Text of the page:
Zeitgeist. Some historians (e.g., Leahey, 1987; Schultz & Schultz, 1987) trace the movement to the social zeitgeist of the 1960s, the protest against the status quo of mechanization, dehumanization, bureaucratization, deindividualization, powerlessness, and phoniness of humankind. Few of these historians emphasize the innovation and promotion of values, policies, and practices that facilitate human dignity, freedom, power, individuality, and honesty in this context. It is interesting that those historians who emphasize this zeitgeist's connection with the movement offer the darkest picture of its status. For instance, Leahey (1987) discredits humanistic psychology in a parallel with the hippie movement. This suggests the need to clarify the movement's present sociopolitical position and agenda. Clearly, humanistic psychology emerged with a definite role in the process of sociohistorical change, and the focus of this dimension of the movement may now need to be reviewed and renewed.
Institutionalization. There is not much stress in these texts on institutionalization, perhaps due to its scarcity. The Association for Humanistic Psychology, the Journal of Humanistic Psychology, and the American Psychological Association's (APA's) Division of Humanistic Psychology (32) are sometimes mentioned, and even less frequently other related journals and educational programs. The lack of institutionalization is sometimes attributed to the movement's predominant practitioner constituency. The problem here is the establishment of forums for the development, expression, and especially teaching of humanistic psychology, which, as they now stand, may not provide for future generations of humanistic psychologists.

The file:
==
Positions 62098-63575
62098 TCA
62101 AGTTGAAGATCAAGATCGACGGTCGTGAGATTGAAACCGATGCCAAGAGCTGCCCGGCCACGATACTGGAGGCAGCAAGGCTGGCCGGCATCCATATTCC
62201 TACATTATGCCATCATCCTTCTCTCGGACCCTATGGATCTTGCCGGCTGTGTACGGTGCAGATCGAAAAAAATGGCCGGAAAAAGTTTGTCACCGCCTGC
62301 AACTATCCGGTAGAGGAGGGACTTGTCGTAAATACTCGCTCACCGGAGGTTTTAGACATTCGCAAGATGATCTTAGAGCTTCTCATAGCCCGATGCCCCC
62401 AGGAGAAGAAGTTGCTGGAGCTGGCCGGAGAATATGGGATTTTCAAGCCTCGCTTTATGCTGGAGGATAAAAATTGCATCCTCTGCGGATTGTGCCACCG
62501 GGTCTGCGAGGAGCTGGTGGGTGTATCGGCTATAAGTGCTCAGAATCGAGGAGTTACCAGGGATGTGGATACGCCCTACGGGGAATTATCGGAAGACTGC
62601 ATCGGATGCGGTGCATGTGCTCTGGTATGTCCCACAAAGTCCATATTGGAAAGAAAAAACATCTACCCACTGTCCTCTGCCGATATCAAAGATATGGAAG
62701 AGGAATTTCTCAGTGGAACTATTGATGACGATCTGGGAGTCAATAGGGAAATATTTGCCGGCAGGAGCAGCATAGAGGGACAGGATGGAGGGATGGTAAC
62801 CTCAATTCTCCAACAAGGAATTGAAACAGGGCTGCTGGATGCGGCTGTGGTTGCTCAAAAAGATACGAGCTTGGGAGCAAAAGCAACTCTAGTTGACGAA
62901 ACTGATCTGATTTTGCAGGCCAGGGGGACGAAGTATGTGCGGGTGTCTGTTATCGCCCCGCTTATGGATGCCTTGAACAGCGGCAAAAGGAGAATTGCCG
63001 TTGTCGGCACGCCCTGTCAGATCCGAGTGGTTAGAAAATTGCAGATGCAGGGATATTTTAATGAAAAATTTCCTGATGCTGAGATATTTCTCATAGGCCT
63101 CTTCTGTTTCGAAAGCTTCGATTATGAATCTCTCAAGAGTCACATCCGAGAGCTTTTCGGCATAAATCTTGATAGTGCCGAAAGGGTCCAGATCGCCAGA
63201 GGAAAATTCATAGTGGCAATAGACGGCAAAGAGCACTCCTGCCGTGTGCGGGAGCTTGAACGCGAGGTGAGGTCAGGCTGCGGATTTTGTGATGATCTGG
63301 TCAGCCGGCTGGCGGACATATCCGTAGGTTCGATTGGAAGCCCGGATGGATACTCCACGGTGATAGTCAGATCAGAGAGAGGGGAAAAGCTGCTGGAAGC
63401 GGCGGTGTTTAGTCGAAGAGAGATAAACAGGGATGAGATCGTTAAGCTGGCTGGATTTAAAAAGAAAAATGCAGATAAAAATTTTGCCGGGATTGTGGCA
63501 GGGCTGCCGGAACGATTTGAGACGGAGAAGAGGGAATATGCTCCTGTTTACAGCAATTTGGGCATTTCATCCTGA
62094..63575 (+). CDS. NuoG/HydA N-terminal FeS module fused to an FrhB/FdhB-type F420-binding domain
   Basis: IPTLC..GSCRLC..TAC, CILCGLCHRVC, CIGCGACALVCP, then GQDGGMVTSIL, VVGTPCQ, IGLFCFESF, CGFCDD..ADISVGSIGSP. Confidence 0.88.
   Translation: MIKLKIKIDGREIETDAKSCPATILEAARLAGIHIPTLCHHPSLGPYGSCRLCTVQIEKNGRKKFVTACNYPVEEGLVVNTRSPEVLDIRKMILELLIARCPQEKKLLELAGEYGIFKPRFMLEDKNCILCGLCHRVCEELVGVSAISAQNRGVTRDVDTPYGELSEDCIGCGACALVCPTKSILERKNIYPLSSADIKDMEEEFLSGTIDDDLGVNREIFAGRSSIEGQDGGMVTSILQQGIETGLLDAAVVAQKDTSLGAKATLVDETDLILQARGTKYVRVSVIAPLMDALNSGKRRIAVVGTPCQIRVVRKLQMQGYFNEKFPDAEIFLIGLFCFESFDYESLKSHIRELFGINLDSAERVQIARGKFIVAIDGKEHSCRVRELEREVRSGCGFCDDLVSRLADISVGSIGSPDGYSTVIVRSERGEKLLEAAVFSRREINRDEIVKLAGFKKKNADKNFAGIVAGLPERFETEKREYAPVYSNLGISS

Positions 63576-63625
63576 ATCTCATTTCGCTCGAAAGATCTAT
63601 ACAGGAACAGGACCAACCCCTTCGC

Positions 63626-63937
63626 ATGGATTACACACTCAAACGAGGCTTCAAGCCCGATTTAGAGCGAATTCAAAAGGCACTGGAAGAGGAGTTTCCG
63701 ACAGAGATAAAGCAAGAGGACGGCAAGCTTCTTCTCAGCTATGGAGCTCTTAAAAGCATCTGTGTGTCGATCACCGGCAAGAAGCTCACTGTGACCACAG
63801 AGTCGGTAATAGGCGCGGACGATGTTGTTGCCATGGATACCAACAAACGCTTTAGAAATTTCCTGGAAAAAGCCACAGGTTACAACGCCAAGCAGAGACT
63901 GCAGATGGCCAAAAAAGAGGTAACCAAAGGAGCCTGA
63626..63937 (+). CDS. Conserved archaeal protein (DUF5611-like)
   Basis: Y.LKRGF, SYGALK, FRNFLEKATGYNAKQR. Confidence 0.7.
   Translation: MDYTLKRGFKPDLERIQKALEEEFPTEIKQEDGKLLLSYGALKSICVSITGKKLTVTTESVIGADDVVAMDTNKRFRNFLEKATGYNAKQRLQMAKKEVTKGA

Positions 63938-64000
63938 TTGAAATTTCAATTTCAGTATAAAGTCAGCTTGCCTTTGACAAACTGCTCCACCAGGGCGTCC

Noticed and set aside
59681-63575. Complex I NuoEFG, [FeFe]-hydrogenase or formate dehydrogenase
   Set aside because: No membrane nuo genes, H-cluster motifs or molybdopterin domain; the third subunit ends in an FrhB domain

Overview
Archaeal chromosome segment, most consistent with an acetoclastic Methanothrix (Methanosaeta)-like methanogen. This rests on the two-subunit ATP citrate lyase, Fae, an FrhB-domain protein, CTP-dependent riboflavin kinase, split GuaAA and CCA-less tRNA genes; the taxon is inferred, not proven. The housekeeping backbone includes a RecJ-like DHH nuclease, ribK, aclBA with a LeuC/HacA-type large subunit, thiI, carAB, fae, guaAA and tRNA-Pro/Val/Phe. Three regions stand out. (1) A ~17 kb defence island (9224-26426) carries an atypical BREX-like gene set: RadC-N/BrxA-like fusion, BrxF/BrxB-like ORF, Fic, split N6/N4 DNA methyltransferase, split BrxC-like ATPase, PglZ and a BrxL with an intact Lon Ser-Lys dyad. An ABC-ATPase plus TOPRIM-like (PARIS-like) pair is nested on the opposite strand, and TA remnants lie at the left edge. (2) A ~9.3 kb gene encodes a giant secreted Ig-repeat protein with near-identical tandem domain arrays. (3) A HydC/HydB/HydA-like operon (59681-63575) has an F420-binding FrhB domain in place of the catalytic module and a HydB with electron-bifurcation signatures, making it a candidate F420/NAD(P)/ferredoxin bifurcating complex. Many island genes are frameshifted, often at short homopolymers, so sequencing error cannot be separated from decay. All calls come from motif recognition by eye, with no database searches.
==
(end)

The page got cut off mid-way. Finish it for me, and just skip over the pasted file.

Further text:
Completeness of characterization. The textbooks that I would call grossly incomplete (e.g., Murray, 1983) tend to reduce the movement to prescientific attitudes (such as emphasizing the good in people) and therapeutic practices (such as those used by Rogers, Perls, or Ellis). More complete texts (e.g., Leahey, 1987; Schultz & Schultz, 1987; Stagner, 1988) give expositions of key figures, always including and often limited to Maslow and Rogers, critiques of mainstream psychology, and general theoretical principles (e.g., freedom, holism) of the movement. The two texts with substantially reduced coverage in the latest edition (Marx & Cronan-Hillix, 1987; Watson & Evans, 1991) are of this type. Most texts (e.g., Brennan, 1982; Hergenhahn, 1986, 1992; Hilgard, 1987; Hillner, 1984; Kendler, 1987; Murphy & Kovach, 1972) attempt to go beyond the work of Rogers and Maslow, as well as the enumeration of particular theoretical postulates, to integrate the diverse strands of phenomenology, existentialism, and humanism with an emphasis on the nature of science, philosophical underpinnings of psychology, and methodological issues. These authors often struggle with the problem of whom to include in the movement, for instance in the cases of Allport and Kelly. The texts with expanded coverage in the most recent edition (Brennan, 1991; Hergenhahn, 1992) are of this type, and expansion is chiefly in the area of philosophical foundations.
What is clear from this is the danger of an emphasis on therapeutic practices, even theoretical pioneers and principles, without focal attention to philosophical, metascientific, and methodological principles. The task is to articulate these latter principles in a manner that puts therapeutic practice and particular theoreticians and their postulates into a more comprehensive perspective.